Limits of Democratic Participation in Property Management

  • December 20, 1977
  • • Written by: William D. Sally 

Winter 1977, Vol 2, No 2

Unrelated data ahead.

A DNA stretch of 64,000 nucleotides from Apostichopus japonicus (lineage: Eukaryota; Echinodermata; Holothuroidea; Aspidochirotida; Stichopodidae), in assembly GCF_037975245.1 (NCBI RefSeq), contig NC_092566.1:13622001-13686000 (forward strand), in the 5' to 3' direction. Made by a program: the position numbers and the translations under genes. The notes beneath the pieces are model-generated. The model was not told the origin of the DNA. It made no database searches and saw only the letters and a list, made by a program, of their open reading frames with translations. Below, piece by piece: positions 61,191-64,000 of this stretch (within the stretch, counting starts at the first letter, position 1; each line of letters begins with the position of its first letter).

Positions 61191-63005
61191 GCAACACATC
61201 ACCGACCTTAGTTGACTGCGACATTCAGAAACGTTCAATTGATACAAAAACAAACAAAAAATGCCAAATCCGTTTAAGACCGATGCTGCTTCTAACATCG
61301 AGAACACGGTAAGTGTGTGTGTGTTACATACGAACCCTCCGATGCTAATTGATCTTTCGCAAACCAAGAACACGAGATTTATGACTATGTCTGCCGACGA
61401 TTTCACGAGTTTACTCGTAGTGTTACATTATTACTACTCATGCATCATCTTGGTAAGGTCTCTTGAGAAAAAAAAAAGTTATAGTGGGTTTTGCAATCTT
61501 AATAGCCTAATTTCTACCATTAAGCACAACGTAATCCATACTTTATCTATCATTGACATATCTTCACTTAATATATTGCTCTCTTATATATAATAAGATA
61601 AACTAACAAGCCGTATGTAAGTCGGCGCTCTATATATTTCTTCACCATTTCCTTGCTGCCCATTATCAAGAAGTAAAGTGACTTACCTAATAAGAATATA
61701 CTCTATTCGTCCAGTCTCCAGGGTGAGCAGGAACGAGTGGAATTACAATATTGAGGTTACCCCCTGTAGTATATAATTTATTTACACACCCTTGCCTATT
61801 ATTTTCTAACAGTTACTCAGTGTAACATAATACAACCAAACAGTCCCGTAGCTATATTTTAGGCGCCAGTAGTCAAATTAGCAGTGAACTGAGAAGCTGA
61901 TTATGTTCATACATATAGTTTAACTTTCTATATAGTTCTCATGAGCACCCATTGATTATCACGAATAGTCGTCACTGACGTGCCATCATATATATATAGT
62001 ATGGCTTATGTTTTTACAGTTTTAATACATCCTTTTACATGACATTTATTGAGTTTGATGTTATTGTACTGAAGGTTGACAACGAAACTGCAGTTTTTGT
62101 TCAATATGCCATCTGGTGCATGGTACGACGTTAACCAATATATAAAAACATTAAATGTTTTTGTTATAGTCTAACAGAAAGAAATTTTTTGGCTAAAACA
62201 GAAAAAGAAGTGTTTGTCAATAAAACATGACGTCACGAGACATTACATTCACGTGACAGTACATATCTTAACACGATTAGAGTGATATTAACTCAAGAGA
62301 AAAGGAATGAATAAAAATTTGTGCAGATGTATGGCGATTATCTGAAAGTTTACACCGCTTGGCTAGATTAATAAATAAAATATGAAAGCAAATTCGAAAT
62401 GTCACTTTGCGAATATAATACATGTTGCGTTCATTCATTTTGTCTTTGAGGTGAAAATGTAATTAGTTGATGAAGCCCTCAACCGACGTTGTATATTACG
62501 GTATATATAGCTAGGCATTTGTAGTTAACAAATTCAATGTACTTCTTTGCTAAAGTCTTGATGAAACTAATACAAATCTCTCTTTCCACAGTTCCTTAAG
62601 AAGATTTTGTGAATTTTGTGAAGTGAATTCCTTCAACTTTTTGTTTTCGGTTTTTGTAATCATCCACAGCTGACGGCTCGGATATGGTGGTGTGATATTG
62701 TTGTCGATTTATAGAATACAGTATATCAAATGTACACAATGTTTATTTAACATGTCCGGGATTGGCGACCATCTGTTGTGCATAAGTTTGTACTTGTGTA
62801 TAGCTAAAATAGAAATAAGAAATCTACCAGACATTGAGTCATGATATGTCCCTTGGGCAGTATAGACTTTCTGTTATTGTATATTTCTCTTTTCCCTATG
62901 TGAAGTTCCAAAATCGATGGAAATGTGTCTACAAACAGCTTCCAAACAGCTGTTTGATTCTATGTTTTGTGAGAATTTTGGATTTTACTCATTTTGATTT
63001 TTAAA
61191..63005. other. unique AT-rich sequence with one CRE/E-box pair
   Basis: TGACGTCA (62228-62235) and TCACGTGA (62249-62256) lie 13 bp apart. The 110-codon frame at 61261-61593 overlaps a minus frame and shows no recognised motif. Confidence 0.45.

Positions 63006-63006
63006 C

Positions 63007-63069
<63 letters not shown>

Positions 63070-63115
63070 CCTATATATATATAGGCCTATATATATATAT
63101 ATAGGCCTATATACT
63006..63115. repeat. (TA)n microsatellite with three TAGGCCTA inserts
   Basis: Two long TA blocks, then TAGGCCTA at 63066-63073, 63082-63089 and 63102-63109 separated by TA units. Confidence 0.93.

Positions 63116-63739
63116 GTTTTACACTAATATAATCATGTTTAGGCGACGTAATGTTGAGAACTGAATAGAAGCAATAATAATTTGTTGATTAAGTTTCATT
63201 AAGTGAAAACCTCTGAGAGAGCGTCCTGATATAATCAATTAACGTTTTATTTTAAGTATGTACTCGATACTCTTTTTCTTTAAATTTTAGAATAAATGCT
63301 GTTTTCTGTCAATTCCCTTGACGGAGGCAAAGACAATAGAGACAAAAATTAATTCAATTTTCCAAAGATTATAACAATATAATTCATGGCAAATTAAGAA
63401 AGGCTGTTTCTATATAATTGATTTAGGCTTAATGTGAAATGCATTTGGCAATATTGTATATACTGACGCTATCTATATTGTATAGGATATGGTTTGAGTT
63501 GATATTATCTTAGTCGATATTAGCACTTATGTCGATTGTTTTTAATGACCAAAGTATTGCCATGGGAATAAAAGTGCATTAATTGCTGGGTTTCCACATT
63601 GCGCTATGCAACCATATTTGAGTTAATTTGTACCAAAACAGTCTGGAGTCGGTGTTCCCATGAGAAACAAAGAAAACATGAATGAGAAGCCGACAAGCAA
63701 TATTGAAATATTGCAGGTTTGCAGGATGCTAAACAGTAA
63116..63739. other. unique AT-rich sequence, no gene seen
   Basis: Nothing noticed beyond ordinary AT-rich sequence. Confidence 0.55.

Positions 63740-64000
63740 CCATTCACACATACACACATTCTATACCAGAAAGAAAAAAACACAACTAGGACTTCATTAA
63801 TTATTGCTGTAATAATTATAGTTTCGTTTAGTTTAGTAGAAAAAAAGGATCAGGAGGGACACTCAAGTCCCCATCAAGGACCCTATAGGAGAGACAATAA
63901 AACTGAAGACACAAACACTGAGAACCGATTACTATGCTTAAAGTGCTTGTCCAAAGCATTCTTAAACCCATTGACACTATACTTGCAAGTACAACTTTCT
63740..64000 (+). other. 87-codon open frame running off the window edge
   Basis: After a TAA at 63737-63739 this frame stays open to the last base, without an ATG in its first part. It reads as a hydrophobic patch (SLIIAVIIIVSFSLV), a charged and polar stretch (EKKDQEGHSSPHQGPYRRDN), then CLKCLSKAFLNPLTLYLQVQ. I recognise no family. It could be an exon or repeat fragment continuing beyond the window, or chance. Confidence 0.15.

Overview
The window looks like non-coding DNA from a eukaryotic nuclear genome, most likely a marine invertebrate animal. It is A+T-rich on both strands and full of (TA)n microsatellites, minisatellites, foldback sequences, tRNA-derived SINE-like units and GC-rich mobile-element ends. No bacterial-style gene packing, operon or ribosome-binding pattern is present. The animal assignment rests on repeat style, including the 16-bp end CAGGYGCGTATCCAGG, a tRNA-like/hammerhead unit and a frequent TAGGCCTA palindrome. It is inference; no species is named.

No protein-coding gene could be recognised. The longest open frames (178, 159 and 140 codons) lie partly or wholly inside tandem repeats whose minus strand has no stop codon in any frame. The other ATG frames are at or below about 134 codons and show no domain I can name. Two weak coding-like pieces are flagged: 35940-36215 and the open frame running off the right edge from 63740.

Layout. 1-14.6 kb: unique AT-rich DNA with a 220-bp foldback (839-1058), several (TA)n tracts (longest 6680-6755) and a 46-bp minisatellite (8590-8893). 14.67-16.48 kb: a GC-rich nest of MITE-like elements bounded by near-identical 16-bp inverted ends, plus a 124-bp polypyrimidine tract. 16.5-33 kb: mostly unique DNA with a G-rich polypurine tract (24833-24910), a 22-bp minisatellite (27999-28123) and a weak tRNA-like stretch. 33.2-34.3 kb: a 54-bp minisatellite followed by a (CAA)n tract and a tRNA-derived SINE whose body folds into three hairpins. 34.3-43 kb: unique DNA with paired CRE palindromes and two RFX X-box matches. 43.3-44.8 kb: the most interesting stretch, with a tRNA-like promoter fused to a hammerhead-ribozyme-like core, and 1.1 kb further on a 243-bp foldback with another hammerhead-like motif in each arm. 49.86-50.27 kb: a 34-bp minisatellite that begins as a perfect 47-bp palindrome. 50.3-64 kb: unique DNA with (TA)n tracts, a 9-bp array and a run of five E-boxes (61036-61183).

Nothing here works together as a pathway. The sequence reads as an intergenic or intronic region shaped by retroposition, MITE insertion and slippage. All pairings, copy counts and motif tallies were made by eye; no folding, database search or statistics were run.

Abstract: Despite growing participation by residents in the management of multifamily housing, there are dangers and limitations to be observed. In condominium housing, the community association board tends to over involve residents in management, in the belief that the more democracy there is, the better the condominium will be managed. But this runs counter to the elected board’s own responsibilities and may involve the association in a public shouting match. The board must be aware of when it must act on its own and of when it must seek owner consensus. In rental housing, residents’ participation in management threatens what remains of the property owner’s rights to manage his property. The tenants’ rights movement and the federal government are both abetting this trend. Yet experience shows that tenants, for the most part, are unqualified to manage a multi-million dollar property. Owners can take steps to forestall a tenant quasi-takeover by recognizing sensitive issues. Management must insist on its right to make the final decision.